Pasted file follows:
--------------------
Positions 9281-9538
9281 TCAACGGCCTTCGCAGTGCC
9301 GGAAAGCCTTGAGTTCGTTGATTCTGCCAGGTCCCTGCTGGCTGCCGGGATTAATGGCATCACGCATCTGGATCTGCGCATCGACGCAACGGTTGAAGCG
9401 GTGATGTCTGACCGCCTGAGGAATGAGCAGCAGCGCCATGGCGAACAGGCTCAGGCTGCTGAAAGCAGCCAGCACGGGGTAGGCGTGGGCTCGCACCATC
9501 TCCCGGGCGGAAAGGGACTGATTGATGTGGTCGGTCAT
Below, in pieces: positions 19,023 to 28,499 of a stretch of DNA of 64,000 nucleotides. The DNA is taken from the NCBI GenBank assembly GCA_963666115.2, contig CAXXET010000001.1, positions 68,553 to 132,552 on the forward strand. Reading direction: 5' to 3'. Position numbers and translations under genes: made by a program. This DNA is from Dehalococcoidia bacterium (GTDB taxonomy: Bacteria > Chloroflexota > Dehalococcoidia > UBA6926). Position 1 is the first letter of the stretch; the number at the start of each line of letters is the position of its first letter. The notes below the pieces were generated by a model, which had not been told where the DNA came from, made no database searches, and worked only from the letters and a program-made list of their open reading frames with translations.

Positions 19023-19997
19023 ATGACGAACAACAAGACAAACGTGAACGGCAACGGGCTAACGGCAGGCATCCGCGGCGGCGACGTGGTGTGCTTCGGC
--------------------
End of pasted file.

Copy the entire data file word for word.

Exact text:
Positions 9281-9538
9281 TCAACGGCCTTCGCAGTGCC
9301 GGAAAGCCTTGAGTTCGTTGATTCTGCCAGGTCCCTGCTGGCTGCCGGGATTAATGGCATCACGCATCTGGATCTGCGCATCGACGCAACGGTTGAAGCG
9401 GTGATGTCTGACCGCCTGAGGAATGAGCAGCAGCGCCATGGCGAACAGGCTCAGGCTGCTGAAAGCAGCCAGCACGGGGTAGGCGTGGGCTCGCACCATC
9501 TCCCGGGCGGAAAGGGACTGATTGATGTGGTCGGTCAT
Below, in pieces: positions 19,023 to 28,499 of a stretch of DNA of 64,000 nucleotides. The DNA is taken from the NCBI GenBank assembly GCA_963666115.2, contig CAXXET010000001.1, positions 68,553 to 132,552 on the forward strand. Reading direction: 5' to 3'. Position numbers and translations under genes: made by a program. This DNA is from Dehalococcoidia bacterium (GTDB taxonomy: Bacteria > Chloroflexota > Dehalococcoidia > UBA6926). Position 1 is the first letter of the stretch; the number at the start of each line of letters is the position of its first letter. The notes below the pieces were generated by a model, which had not been told where the DNA came from, made no database searches, and worked only from the letters and a program-made list of their open reading frames with translations.

Positions 19023-19997
19023 ATGACGAACAACAAGACAAACGTGAACGGCAACGGGCTAACGGCAGGCATCCGCGGCGGCGACGTGGTGTGCTTCGGC